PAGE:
Serum Phosphate Profile of Children With Severe Acute Malnutrition Treated With Locally Prepared Therapeutic Feeds: A Prospective Observational Study

Arunpandiyan Selvaraj, Rajesh Sinha, Preeti Singh, Anju Jain, Anju Seth, Praveen Kumar

Abstract


Background: Malnutrition in children < 5 years is a public health concern due to its associated high morbidity, mortality and serious long-term consequences. The World Health Organization (WHO) recommends 10 steps for the management of severe acute malnutrition (SAM) children which also involves correction of electrolyte disturbances. Treatment with diets having inadequate amounts of minerals like phosphate can result in refeeding syndrome and other abnormalities. We conducted the study among children with medically complicated SAM to evaluate their serum phosphate levels after receiving locally prepared therapeutic feeds and its associations of other factors.

Methods: The study was conducted with 120 hospitalized SAM children aged 6 - 59 months with presence of other illnesses. All children were managed according to the WHO protocol and facility-based management of SAM guidelines of the government of India. Basic demographic details of the child were recorded. Weight of the child was recorded daily, while length/height and mid-upper arm circumference (MUAC) were recorded weekly. We evaluated changes in serum phosphate levels at three time points: on admission, during transition and at discharge. Binary logistic regression analysis was conducted to assess the association of hypophosphatemia with several other indicators.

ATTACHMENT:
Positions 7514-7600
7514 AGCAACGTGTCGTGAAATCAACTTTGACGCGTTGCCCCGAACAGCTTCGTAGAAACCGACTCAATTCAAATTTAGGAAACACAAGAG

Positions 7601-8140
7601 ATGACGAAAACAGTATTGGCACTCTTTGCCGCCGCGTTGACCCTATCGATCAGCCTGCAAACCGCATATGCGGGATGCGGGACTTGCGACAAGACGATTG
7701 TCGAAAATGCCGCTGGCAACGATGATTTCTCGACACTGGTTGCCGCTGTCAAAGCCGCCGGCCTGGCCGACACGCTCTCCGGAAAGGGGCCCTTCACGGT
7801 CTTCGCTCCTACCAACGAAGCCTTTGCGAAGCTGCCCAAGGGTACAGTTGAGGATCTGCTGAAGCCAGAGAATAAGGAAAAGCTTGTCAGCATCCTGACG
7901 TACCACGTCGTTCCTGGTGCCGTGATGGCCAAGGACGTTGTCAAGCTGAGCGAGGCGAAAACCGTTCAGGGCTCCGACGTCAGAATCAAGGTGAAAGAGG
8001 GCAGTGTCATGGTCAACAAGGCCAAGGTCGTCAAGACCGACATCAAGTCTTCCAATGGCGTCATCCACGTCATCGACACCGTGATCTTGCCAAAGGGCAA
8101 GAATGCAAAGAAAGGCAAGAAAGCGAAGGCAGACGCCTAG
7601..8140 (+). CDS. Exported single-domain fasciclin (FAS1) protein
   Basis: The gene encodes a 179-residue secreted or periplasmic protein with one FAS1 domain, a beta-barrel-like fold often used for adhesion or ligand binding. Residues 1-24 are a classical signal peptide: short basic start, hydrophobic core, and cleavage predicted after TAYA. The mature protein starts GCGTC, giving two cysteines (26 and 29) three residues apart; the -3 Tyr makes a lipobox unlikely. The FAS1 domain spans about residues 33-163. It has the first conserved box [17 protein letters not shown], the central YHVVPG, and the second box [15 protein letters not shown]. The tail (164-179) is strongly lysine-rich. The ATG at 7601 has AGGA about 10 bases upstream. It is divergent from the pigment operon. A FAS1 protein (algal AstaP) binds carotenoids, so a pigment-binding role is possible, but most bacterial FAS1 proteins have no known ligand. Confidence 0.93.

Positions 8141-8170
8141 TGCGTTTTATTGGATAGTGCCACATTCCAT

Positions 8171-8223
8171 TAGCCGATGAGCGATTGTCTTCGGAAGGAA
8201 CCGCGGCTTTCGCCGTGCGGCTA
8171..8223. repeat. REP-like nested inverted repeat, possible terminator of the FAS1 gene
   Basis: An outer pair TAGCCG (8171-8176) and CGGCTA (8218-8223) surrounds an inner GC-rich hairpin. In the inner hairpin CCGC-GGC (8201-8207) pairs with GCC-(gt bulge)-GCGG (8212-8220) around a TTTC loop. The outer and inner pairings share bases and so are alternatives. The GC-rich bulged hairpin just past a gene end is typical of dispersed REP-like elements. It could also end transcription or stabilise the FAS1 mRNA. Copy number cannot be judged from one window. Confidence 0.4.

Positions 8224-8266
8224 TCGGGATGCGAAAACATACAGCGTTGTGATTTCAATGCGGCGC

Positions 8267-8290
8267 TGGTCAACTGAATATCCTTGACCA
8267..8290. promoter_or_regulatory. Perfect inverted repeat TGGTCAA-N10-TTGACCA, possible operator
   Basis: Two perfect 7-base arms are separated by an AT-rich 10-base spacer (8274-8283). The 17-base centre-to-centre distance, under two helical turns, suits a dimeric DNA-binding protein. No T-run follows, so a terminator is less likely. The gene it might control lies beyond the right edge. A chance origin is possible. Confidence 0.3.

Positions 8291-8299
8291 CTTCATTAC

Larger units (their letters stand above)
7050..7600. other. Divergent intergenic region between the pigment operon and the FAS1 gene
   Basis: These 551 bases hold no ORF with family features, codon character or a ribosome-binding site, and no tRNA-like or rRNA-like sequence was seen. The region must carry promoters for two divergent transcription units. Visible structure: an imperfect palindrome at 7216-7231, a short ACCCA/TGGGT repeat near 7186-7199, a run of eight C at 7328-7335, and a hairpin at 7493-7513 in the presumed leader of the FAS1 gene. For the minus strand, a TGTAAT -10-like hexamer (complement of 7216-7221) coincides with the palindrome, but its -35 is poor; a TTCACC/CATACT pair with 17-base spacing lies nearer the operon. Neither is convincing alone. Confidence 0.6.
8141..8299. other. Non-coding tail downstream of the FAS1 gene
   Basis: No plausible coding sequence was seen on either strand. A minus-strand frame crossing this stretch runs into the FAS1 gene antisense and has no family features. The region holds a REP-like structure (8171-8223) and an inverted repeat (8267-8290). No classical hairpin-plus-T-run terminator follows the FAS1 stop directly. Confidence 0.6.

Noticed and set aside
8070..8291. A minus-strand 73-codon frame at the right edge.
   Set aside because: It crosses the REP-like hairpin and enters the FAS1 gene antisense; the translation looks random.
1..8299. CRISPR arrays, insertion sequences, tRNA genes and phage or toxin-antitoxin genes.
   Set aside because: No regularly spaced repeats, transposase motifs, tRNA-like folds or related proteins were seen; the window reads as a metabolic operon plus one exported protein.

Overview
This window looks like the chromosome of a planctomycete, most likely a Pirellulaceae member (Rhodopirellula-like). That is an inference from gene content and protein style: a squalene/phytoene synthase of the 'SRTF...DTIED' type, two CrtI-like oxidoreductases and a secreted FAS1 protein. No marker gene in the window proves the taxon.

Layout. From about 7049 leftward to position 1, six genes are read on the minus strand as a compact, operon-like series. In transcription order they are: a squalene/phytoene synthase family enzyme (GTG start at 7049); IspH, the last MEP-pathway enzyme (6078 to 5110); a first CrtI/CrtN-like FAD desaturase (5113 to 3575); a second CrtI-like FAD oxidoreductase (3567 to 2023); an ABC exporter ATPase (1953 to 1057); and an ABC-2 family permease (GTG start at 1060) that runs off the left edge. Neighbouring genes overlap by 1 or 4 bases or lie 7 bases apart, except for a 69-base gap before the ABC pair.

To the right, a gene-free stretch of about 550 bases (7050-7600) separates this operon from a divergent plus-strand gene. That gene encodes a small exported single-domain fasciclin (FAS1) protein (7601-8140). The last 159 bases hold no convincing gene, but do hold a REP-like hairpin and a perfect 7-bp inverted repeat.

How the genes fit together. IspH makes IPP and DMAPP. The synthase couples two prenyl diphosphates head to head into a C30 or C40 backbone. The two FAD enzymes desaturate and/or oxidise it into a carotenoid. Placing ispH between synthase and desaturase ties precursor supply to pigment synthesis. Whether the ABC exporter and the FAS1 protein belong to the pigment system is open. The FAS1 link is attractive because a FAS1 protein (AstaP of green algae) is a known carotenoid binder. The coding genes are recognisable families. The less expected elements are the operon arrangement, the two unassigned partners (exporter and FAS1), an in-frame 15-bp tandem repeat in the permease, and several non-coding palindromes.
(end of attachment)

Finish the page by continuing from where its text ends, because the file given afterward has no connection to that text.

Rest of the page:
Results: Mean serum phosphate was 4.38 ± 1.07, 4.48 ± 1.16 and 5.13 ± 1.10 mg/dL on admission, during transition and at discharge, respectively. Hypophosphatemia was present among 30 (25%) children on admission, 28 (23.3%) children during transition and 10 (8.3%) children at discharge, which showed a decrease in the prevalence of hypophosphatemia from admission to transition and discharge using the current treatment. The finding also showed positive and significant changes in serum phosphate levels among children who were admitted without edema compared to those admitted with edema. Binary logistic regression estimates showed that older children, children with lower WAZ, hypokalemia, hyponatremia and anemia had higher odds of hypophosphatemia. Male children had lower odds of hypophosphatemia.

Conclusion: The nutritional therapy with locally prepared starter and catch-up diet was effective in normalizing hypophosphatemia in the majority of children treated. Serum potassium and serum sodium levels were significantly associated with serum phosphate, indicating the need for careful monitoring of serum phosphate in the presence of hypokalemia and hyponatremia among SAM children.




Int J Clin Pediatr. 2021;10(2-3):35-42
doi: https://doi.org/10.14740/ijcp458

Keywords


Severe acute malnutrition; Facility-based management of SAM; Therapeutic diet; Edema; Hypophosphatemia; Hypokalemia; Hyponatremia

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International Journal of Clinical Pediatrics, quarterly, ISSN 1927-1255 (print), 1927-1263 (online), published by Elmer Press Inc.                     
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